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April 2018

NMC launches consultation on overhaul of fitness to practise procedures

The Nursing and Midwifery Council (NMC) has outlined plans to overhaul its approach to dealing with complaints about nurses and midwives.

In a public consultation that runs until the end of May, the regulator is seeking views on its proposed new strategy 'Ensuring patient safety, enabling professionalism: a new strategic direction for fitness to practise'.

Openness and learning are key to patient safety and the NMC wants to encourage nurses and midwives to speak up at the earliest opportunity when things go wrong and see the fitness to practise process as an opportunity to learn and reflect.

In cases where there’s no dispute about what happened or what sanction should be applied, it plans to conclude cases without the need for a public hearing.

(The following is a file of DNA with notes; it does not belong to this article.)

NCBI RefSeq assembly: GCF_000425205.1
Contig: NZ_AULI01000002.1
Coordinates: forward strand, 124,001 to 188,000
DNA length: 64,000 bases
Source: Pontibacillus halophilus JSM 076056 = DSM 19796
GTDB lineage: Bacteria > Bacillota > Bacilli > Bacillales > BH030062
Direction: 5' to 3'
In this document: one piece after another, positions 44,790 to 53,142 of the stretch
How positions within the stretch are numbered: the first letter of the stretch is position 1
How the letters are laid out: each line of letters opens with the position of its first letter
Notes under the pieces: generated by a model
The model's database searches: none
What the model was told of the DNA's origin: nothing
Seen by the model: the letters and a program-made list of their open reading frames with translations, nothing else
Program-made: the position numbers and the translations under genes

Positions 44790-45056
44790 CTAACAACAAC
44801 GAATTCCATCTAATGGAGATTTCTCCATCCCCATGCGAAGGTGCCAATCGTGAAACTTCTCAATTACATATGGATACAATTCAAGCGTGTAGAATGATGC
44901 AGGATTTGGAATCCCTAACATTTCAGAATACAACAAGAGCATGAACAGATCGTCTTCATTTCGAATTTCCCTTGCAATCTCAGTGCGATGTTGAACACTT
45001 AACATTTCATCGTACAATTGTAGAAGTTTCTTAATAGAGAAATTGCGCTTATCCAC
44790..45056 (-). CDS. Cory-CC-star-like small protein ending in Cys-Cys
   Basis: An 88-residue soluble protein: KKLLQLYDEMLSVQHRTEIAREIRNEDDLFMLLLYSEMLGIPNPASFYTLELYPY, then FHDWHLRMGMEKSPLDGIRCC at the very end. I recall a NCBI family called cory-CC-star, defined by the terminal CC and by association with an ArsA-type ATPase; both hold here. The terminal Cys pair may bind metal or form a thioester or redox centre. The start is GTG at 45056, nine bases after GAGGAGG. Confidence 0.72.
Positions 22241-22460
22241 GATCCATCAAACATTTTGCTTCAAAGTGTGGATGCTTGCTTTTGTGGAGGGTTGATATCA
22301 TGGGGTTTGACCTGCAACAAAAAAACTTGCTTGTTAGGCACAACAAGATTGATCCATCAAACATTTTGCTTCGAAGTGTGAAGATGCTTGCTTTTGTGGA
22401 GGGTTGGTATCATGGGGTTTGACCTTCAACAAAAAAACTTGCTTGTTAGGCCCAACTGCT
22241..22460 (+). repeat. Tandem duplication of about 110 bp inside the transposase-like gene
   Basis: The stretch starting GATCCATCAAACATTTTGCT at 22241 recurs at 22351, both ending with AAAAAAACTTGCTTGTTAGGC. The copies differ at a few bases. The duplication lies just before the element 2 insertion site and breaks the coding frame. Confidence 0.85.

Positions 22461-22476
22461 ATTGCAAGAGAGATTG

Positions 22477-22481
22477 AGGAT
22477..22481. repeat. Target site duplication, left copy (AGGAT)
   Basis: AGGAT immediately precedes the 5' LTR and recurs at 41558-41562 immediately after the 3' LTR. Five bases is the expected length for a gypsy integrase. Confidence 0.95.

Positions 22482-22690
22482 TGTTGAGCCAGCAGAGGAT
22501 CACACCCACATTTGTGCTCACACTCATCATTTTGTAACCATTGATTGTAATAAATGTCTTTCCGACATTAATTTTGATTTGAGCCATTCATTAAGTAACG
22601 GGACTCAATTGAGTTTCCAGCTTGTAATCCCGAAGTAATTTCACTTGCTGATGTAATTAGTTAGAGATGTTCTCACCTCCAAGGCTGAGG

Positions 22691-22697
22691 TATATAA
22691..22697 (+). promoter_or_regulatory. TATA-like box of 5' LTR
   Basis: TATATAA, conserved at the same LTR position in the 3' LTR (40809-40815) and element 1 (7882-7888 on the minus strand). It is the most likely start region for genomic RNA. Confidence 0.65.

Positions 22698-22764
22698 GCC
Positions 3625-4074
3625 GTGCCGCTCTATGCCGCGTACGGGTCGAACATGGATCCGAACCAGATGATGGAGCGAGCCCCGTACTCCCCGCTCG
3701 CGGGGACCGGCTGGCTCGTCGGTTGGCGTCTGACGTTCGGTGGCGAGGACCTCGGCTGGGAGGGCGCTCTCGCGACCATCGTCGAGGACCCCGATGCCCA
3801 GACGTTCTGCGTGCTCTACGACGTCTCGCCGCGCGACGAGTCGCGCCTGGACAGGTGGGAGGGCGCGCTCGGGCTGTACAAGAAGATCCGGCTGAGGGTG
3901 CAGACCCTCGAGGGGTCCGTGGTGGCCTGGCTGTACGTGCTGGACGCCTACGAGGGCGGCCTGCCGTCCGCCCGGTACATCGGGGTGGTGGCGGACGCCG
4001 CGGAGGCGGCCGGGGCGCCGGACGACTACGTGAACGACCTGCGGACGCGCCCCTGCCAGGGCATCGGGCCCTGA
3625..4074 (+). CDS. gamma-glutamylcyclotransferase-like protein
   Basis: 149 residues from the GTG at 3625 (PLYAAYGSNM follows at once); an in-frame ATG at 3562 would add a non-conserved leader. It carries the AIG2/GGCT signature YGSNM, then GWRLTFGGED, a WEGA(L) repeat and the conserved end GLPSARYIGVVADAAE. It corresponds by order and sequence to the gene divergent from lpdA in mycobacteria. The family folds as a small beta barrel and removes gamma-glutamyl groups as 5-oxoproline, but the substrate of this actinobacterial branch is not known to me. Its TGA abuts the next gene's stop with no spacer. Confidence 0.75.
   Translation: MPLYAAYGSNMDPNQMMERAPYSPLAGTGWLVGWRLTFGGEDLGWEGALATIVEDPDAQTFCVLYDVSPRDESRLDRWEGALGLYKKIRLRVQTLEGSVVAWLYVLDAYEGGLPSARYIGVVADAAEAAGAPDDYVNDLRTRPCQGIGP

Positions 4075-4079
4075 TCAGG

The NMC says it will always act immediately if patient safety is at risk, but the proposed approach recognises that employers are usually in the best position to resolve concerns immediately, and that the NMC should only take action if the concern has already been investigated by the employer.

Under the proposals, those affected by failings in care will be supported through the NMC’s new public support service and will only be called to give evidence at public hearings where absolutely necessary.

Jackie Smith, Chief Executive and Registrar of the NMC, said: ‘Where nurses and midwives speak up early and learn from their mistakes we want to see fewer hearings and cases resolved much more quickly.

‘We want to move away from a process which is often adversarial, cumbersome and distressing to one which supports a learning culture where nurses and midwives can be open about what happened.

‘Our proposals aren’t about excluding anyone, rather we want to reduce the impact on all those involved whilst putting patient safety at the heart of what we do.

‘This isn’t a done deal, we’re eager to hear not only from professionals and employers but importantly from members of the public about our proposed new approach.’

The consultation can be accessed at

April 2018